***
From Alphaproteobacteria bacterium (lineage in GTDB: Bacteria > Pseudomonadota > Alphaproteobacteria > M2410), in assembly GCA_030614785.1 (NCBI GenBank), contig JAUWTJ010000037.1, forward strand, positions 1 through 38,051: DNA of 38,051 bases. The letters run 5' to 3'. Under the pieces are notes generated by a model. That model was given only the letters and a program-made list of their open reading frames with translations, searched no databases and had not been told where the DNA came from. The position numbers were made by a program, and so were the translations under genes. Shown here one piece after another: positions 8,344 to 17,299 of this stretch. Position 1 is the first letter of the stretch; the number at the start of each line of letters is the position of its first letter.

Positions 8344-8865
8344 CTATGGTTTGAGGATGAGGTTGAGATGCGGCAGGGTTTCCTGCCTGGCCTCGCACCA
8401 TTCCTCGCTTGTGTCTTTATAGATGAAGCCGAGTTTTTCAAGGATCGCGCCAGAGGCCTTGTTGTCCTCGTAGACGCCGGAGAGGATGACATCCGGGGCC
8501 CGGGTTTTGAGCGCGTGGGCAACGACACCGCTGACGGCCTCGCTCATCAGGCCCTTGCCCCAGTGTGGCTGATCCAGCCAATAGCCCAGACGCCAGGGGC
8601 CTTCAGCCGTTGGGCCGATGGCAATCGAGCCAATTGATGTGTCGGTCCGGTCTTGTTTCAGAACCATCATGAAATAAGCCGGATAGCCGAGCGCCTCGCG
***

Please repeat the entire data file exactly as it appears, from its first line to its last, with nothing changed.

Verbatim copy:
From Alphaproteobacteria bacterium (lineage in GTDB: Bacteria > Pseudomonadota > Alphaproteobacteria > M2410), in assembly GCA_030614785.1 (NCBI GenBank), contig JAUWTJ010000037.1, forward strand, positions 1 through 38,051: DNA of 38,051 bases. The letters run 5' to 3'. Under the pieces are notes generated by a model. That model was given only the letters and a program-made list of their open reading frames with translations, searched no databases and had not been told where the DNA came from. The position numbers were made by a program, and so were the translations under genes. Shown here one piece after another: positions 8,344 to 17,299 of this stretch. Position 1 is the first letter of the stretch; the number at the start of each line of letters is the position of its first letter.

Positions 8344-8865
8344 CTATGGTTTGAGGATGAGGTTGAGATGCGGCAGGGTTTCCTGCCTGGCCTCGCACCA
8401 TTCCTCGCTTGTGTCTTTATAGATGAAGCCGAGTTTTTCAAGGATCGCGCCAGAGGCCTTGTTGTCCTCGTAGACGCCGGAGAGGATGACATCCGGGGCC
8501 CGGGTTTTGAGCGCGTGGGCAACGACACCGCTGACGGCCTCGCTCATCAGGCCCTTGCCCCAGTGTGGCTGATCCAGCCAATAGCCCAGACGCCAGGGGC
8601 CTTCAGCCGTTGGGCCGATGGCAATCGAGCCAATTGATGTGTCGGTCCGGTCTTGTTTCAGAACCATCATGAAATAAGCCGGATAGCCGAGCGCCTCGCG